Here are a few articles describing the different positions:
This is a great article recently published in The Atlantic that discusses different aspects of the waste stream and the future of trash.
You might know that trash and landfills are harmful to the environment, but did you know that recycling is, too?
Recycling is intended to reduce waste and greenhouse gases; however, the business model no longer fits Americans’ needs, and there are some fundamental problems with the system. The original infrastructure was designed for a large amount of paper recycling, but it has not kept up with new technological developments, and thus, newspaper recycling has greatly decreased because of the internet and e-readers.
Recycling has been on the rise in recent years, but it has existed in different forms since the early 1900s, before mass production became popular. Environmental awareness increased in the 1970s when EPA was formed, and by the 1990s, curbside recycling pickup became widely available. In fact, according to the Bloomberg View, the newspaper recycling rate rose from about 50% to about 70% from 1994 to 2014 because of curbside recycling pick up programs. Recycling facilities were designed to profit from lots of paper coming in, but that is no longer the case. During that same period, the volume of newspapers recycled declined from around 16 million tons to around 8 million tons.
According to the EPA, containers are the largest component of American waste (around 30 million tons in 2013), and packaging has gotten lighter in recent years. You may have seen advertisements for “green” plastic water bottles with claims about companies’ eco-friendly commitments; however, the harmful impacts of the bottles’ life cycles prove that their marketing is not really accurate. While less packaging is good, “green” bottles take just as much time and effort to recycle and do not solve the problem of excess waste to begin with. Since more recyclables are needed to form a pound, the cost per unit is higher, and the transportation costs are the same.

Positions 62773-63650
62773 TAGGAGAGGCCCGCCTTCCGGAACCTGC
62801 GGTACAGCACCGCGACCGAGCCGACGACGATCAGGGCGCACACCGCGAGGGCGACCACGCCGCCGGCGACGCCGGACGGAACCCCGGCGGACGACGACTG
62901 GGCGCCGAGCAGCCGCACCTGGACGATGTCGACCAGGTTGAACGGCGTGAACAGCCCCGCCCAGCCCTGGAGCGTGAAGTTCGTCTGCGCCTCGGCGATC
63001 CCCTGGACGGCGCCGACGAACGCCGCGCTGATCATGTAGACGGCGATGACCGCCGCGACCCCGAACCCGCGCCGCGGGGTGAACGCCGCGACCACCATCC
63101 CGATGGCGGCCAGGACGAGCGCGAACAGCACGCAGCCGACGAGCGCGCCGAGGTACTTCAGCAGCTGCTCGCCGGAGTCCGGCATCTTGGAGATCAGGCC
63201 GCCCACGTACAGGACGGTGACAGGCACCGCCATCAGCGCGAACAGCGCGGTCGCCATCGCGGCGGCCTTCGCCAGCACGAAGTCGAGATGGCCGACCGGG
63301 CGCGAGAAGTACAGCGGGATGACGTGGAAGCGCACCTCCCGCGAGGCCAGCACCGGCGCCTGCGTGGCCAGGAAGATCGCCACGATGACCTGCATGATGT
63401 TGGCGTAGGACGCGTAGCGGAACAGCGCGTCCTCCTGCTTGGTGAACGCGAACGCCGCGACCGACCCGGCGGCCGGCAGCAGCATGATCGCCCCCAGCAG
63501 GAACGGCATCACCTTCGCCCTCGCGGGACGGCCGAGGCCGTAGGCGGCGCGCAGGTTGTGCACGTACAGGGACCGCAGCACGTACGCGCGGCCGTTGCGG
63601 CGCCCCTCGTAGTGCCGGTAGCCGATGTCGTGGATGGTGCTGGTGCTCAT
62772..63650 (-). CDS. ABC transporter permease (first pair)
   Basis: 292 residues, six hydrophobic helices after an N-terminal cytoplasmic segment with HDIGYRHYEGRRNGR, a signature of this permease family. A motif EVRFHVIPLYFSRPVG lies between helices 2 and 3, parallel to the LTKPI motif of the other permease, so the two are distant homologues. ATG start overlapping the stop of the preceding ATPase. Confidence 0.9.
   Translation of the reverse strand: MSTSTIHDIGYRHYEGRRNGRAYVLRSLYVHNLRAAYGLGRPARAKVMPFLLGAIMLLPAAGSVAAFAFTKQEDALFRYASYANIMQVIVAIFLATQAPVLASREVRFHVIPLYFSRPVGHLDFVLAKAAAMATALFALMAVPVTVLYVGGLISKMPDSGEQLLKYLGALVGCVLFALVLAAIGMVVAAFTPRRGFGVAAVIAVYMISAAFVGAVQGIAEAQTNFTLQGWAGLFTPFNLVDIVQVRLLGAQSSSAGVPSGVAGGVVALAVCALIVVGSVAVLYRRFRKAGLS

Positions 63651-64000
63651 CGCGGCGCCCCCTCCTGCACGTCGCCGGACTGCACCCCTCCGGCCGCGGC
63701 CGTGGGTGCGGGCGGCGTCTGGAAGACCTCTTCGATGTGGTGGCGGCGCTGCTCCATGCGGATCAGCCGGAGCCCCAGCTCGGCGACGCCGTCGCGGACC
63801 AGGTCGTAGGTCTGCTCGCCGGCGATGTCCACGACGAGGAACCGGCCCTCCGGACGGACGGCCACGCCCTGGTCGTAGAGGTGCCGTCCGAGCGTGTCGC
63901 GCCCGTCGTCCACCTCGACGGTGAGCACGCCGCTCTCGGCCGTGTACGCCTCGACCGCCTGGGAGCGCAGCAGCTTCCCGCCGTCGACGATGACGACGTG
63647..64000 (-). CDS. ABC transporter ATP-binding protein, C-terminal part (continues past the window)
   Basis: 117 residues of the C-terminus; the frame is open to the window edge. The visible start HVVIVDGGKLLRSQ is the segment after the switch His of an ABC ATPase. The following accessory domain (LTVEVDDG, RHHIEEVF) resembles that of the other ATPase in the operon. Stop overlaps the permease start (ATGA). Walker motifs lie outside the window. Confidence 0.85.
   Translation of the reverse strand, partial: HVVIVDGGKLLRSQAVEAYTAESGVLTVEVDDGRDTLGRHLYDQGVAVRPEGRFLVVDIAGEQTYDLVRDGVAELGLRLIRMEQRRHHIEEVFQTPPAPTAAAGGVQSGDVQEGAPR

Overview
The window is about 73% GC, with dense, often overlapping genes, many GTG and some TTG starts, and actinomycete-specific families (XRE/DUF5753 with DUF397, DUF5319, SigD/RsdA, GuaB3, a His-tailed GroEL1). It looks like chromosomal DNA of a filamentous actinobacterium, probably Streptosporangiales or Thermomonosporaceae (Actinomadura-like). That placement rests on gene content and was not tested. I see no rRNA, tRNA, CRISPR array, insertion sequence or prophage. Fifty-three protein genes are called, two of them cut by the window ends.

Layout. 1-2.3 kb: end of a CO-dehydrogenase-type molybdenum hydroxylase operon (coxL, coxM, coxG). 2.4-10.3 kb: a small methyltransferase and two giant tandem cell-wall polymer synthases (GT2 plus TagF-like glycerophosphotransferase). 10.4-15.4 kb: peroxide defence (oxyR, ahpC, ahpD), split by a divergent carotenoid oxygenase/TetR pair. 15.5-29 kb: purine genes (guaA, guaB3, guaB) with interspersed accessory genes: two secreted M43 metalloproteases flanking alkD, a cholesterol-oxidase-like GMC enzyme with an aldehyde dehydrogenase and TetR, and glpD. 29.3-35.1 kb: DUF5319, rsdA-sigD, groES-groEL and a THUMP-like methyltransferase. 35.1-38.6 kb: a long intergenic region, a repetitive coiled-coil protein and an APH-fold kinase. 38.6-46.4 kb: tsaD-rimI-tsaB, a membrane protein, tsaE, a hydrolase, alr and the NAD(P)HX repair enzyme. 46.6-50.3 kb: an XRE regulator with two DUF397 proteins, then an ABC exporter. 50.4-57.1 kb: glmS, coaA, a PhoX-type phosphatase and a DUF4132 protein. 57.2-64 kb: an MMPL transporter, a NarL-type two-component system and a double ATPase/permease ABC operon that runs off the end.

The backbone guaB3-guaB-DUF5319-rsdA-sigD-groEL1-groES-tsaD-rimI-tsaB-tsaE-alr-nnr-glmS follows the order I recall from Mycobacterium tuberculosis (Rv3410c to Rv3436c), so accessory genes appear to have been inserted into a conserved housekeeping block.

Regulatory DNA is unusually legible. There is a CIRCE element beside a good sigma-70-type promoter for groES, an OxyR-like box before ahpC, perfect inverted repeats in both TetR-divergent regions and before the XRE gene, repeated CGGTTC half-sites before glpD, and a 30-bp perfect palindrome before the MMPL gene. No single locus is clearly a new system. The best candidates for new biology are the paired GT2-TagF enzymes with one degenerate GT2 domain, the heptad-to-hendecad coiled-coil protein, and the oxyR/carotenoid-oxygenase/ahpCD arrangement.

Unfortunately, not all plastic that is recyclable gets recycled. Sorting plastic is labor intensive, costly, and tricky due to the many different types and qualities of plastic. Some plastics have additives and are a blend of chemicals, so their melting temperatures vary. For example, PVC can technically be recycled, but because of its low quality, it most often ends up in the landfill. PLA, or bioplastics, contaminate the recycling stream because they have a higher melting temperature.
So why should we be concerned about plastic waste? EPA’s studies reveal that in 2013, 33 million tons of plastic waste were generated, or more than 13 percent of the municipal solid waste stream. More importantly, just 9 percent of that plastic was recycled. Recycling may seem like a great solution to the problem of too much waste, but with the current system in place, it is actually not the best answer.
Once our recycling is sorted, most of it ends up overseas in China so it can be manufactured into new products. Inform* shares that, “In 2007 alone, China imported about 24,900,000 tons of recovered paper, of which the United States supplied 44 percent or about 10,961,383 tons.” After the material is shipped overseas and back, the new products have to get distributed across the U.S. — also increasing emissions. Consistently transporting materials overseas releases lots of greenhouse gas emissions, polluting cities and oceans and causing health problems — what recycling tried to reduce in the first place. If the recycling market today depends on far-away exporting and transportation, then we have to find an alternative.